The United Nations is yet another example where we are confronted with this contradiction. When we have our discussions, dialogues, sometimes misunderstandings and disagreements—even political struggles —it is mainly related to national sovereignty, the understanding of sovereignty. For example, many people still believe that talking about human rights is interfering in internal affairs.
This brings me to another issue that also causes a lot of misunderstandings: the issue of majorities and minorities. The problem of Kosovo, ultimately, is a problem that in the Balkans we still do not differentiate between those two categories. People have serious problems with that, with the definition of majority and minority and then with the understanding of those concepts and then with their application. What are ethnic roots, and what is citizenship? What is the basis of the nation-state?
Due to the fact that in the Balkans there was always an identification of the majority, on an ethnic basis, with citizenship and with the nation-state, we always created a situation of conflict between ethnic majorities and minorities. The minorities, of course, were never prepared to be second-class citizens, with good reason. But the majorities never understood that. On the other hand, the minorities could not completely identify themselves with the nation-state. That created a lot of tension.
You can imagine the frustration and problem that raises on the individual level. People cannot understand each other, cannot correspond with each other and communicate with each other. This is definitely the wrong perception of what a nation-state should be.
In fact, if you go back in history you will see that there is no single nation which created a state. It was the other way around: states created nations. Look at the history of the United States. Look at the history of France. Look at the history of Germany, Egypt, and many, many others. First, the state was created and then the nation, and not the other way around.
In the Balkans, we still have this problem. This is the problem that escalated between the Serbs and the Albanians in Kosovo. The problem of the majority dictating to the minority. Albanians and Serbs lived for decades in the same state, but the Albanians were always regarded as second-class people. This culminated when the process of breaking apart and secession in Yugoslavia started and the nations wanted to leave this association of nations and community, because they always felt the majority's pressure on the minority, the confusion between ethnic roots and citizenship.
Let me give an absurd example. For those of you who are interested in soccer, if you watch the national team of France, one can claim, according to the Balkan criteria, that there is no national team of France because they are all black people and Arab people from Africa—so no French people on the team, thus no national team. But of course there is no point in this.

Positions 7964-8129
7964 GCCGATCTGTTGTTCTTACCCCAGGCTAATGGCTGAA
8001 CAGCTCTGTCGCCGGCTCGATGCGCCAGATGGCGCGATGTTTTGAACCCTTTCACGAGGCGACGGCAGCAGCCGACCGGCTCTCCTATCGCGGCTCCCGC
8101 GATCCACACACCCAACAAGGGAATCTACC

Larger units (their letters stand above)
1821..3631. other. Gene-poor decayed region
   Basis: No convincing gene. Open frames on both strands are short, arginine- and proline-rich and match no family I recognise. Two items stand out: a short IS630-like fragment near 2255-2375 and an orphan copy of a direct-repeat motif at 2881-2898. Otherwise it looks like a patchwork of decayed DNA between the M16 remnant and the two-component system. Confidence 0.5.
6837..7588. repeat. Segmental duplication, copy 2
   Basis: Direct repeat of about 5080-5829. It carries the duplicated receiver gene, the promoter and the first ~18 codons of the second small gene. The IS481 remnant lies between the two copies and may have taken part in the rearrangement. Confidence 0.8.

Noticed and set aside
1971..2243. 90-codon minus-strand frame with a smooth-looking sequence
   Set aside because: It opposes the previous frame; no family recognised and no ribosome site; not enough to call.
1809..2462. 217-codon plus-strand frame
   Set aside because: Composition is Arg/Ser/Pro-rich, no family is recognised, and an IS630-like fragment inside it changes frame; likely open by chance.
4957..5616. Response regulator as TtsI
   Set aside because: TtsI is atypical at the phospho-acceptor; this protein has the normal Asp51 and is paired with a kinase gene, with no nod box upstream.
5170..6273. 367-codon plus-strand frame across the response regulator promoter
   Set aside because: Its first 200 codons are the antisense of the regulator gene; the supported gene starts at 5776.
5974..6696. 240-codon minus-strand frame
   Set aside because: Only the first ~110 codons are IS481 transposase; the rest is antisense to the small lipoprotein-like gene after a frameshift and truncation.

This is why I think we badly need—and I come now to my point—a new culture of international relations, which places the individual at its center. There are a number of reasons for this.
First the issue of human security. I had recently a lecture at the Harvard Business School, and the topic was "Does Globalization Mean that National Sovereignty is in Decline?" It is in decline, but it is transforming itself. It will not disappear. We will have to work with nation-states and with sovereignty. The structure of the United Nations is based on that. But sovereignty has to transform itself in a way that it will disaggregate. This disaggregation will be in favor of the individual. The sovereignty of the individual has to be strengthened, and in order to strengthen that, we have to deal with human security. Human security is not only about nations; it is about individuals. Look at all the crises we are facing, from Sudan to Myanmar—everywhere in the world—and conflicts. They have to do with human security. People do not feel secure, and they are then part of a conflict.
Then human rights. Today of course is a special day. Today is the anniversary of the Declaration of Human Rights. In terms of human rights, we have established a lot of norms, conventions and many other documents, but I believe we have yet to make tremendous progress. There is a lot of work to be done, to involve people, individuals. This is why I am involving a lot of NGOs in the work of the General Assembly during its current session. I am glad to tell you that countries, no matter from which region—from Asia or from Africa, from Eastern or Western Europe, from North America—are now more and more aware and interested in involving the NGOs in our work, because that is another opportunity— along with reaching out to business sector—to involve individuals.